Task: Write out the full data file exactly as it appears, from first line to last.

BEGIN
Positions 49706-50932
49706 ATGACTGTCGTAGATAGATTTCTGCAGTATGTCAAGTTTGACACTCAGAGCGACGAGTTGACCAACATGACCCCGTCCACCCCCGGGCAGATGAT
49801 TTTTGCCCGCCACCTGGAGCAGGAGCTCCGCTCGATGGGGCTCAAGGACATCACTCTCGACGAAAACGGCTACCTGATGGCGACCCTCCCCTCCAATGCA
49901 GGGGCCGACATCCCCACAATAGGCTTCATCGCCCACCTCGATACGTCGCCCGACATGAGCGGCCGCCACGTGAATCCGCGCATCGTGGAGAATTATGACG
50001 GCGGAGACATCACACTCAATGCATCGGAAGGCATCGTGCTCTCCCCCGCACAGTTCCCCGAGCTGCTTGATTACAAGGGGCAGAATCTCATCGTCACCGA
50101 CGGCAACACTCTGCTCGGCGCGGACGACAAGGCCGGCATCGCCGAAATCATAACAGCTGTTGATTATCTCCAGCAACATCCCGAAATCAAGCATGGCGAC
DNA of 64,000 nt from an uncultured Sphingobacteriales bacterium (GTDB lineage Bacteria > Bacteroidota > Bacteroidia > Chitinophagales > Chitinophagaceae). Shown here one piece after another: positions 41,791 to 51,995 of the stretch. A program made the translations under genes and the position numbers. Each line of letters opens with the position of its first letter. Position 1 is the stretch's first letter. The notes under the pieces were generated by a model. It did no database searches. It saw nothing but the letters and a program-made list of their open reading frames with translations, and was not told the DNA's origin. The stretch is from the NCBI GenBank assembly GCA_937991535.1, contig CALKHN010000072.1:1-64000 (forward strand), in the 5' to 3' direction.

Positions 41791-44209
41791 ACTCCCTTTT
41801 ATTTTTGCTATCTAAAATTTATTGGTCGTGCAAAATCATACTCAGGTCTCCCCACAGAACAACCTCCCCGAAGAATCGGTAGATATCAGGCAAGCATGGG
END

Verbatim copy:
Positions 49706-50932
49706 ATGACTGTCGTAGATAGATTTCTGCAGTATGTCAAGTTTGACACTCAGAGCGACGAGTTGACCAACATGACCCCGTCCACCCCCGGGCAGATGAT
49801 TTTTGCCCGCCACCTGGAGCAGGAGCTCCGCTCGATGGGGCTCAAGGACATCACTCTCGACGAAAACGGCTACCTGATGGCGACCCTCCCCTCCAATGCA
49901 GGGGCCGACATCCCCACAATAGGCTTCATCGCCCACCTCGATACGTCGCCCGACATGAGCGGCCGCCACGTGAATCCGCGCATCGTGGAGAATTATGACG
50001 GCGGAGACATCACACTCAATGCATCGGAAGGCATCGTGCTCTCCCCCGCACAGTTCCCCGAGCTGCTTGATTACAAGGGGCAGAATCTCATCGTCACCGA
50101 CGGCAACACTCTGCTCGGCGCGGACGACAAGGCCGGCATCGCCGAAATCATAACAGCTGTTGATTATCTCCAGCAACATCCCGAAATCAAGCATGGCGAC
DNA of 64,000 nt from an uncultured Sphingobacteriales bacterium (GTDB lineage Bacteria > Bacteroidota > Bacteroidia > Chitinophagales > Chitinophagaceae). Shown here one piece after another: positions 41,791 to 51,995 of the stretch. A program made the translations under genes and the position numbers. Each line of letters opens with the position of its first letter. Position 1 is the stretch's first letter. The notes under the pieces were generated by a model. It did no database searches. It saw nothing but the letters and a program-made list of their open reading frames with translations, and was not told the DNA's origin. The stretch is from the NCBI GenBank assembly GCA_937991535.1, contig CALKHN010000072.1:1-64000 (forward strand), in the 5' to 3' direction.

Positions 41791-44209
41791 ACTCCCTTTT
41801 ATTTTTGCTATCTAAAATTTATTGGTCGTGCAAAATCATACTCAGGTCTCCCCACAGAACAACCTCCCCGAAGAATCGGTAGATATCAGGCAAGCATGGG